President James Monroe and Congress invited Lafayette to visit the United States in 1824-25 celebrate the nation's upcoming 50th anniversary. Lafayette was 66 at the time. His intended four month tour of the original 13 states became a thirteen month, 6,000 mile tour of 24 states, traveling by horseback, carriage, canal barge and steamboat. And this brings us to the point of our local interest. On September 2, 1824, Lafayette and his entourage left Boston via carriage to events scheduled in Lexington and Concord. Lexington claimed it was where the war started. A banner read “The birthplace of American liberty.” Concord counter-claimed it was where the colonists first fired at the British. When Lafayette visited North Bridge in Concord, Judge Samuel Hoar told him that he was looking at the spot where “the first forcible resistance was made.”

1824 portrait by Ary Scheffer
Interestingly, echoes of the Lexington/Concord feud sounded down through the years. In 1894 the Lexington Historical Society petitioned the Massachusetts State Legislature to proclaim April 19 as "Lexington Day." Concord countered with “Concord Day.” Governor Frederic Greenhalge opted for a compromise: "Patriots' Day." The Boston Marathon, started to honor the holiday, dates to 1897 - one year after the modern-era Olympics, including a marathon, was started, in Greece.

If Lafayette's coach traveled west from Concord, stopping at Stow along the way, there is only one logical route for him to have taken - Laws Brook Road to School Street to Parker Road to Concord Street to Summer Street - and hence to Stow Lower Village.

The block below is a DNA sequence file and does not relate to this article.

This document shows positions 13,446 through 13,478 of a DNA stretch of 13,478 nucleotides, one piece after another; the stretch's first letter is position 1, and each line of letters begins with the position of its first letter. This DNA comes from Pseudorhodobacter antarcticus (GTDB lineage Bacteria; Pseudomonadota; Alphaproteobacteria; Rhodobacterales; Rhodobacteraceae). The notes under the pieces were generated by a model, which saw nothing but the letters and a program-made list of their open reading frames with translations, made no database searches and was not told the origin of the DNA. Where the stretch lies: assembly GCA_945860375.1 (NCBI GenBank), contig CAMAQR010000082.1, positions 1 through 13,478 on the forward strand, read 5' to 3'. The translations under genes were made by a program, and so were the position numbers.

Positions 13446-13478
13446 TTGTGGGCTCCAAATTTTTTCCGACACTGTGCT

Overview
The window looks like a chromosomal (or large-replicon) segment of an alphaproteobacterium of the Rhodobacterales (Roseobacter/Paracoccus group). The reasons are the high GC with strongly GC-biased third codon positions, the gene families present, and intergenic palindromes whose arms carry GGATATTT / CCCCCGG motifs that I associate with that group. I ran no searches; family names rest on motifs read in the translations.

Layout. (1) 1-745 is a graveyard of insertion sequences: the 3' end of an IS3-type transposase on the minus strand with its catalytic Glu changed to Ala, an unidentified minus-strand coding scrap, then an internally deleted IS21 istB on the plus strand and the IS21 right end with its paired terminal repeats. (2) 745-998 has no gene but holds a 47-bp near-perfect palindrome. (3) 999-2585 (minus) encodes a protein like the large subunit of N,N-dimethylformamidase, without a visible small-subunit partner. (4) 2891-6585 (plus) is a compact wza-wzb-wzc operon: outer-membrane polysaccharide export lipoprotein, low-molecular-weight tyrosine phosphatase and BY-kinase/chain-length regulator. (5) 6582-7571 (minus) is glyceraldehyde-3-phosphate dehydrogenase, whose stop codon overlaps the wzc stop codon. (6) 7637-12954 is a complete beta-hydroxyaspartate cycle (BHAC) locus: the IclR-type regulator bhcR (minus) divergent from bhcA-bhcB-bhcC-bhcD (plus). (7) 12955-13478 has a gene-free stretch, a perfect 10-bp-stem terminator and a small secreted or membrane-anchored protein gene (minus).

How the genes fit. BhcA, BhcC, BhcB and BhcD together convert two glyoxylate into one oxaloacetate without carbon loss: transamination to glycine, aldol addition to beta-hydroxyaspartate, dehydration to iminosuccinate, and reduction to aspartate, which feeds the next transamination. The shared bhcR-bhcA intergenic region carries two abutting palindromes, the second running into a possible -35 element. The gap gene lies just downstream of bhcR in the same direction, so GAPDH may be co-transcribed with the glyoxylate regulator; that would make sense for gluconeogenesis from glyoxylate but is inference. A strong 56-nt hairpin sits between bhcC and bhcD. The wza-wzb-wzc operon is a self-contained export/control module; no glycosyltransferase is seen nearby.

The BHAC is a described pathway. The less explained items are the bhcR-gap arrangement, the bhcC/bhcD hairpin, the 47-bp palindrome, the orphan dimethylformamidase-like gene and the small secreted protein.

From the written records it does not appear that Stow was a planned stop, perhaps only a place to rest the horses and let the travelers stretch their legs, but there ended up being a reception of sorts. According to Crowell’s history of Stow (1933), Lafayette and his entourage reached the Stow common [next to Route 117 east of Shaw’s shopping plaza] after sunset and stayed for almost an hour. They were met by a military company led by Captain Pliny Wetherbee and feted at the Gardner Inn. The Honorable Rufus Hosmer coordinated the event. There were refreshments, the Marquis received a bouquet of flowers, and then departed into the darkness, miles to go before reaching the residence of Sampson V.S. Wilder, in Bolton, for a sumptuous feast and overnight stay. The house still stands, on Wilder Road.  

Stow Minutemen Company, 2011 (Click on photo to enlarge)
The above-described route across Stow (parts which did not become Maynard until 1871), would have been the reverse of much of the line of march of the Stow Minutemen on the morning of April 19, 1775, on their way to Concord. The Stow Minutemen Company re-enacts the march every Patriot's Day. New recruits welcome!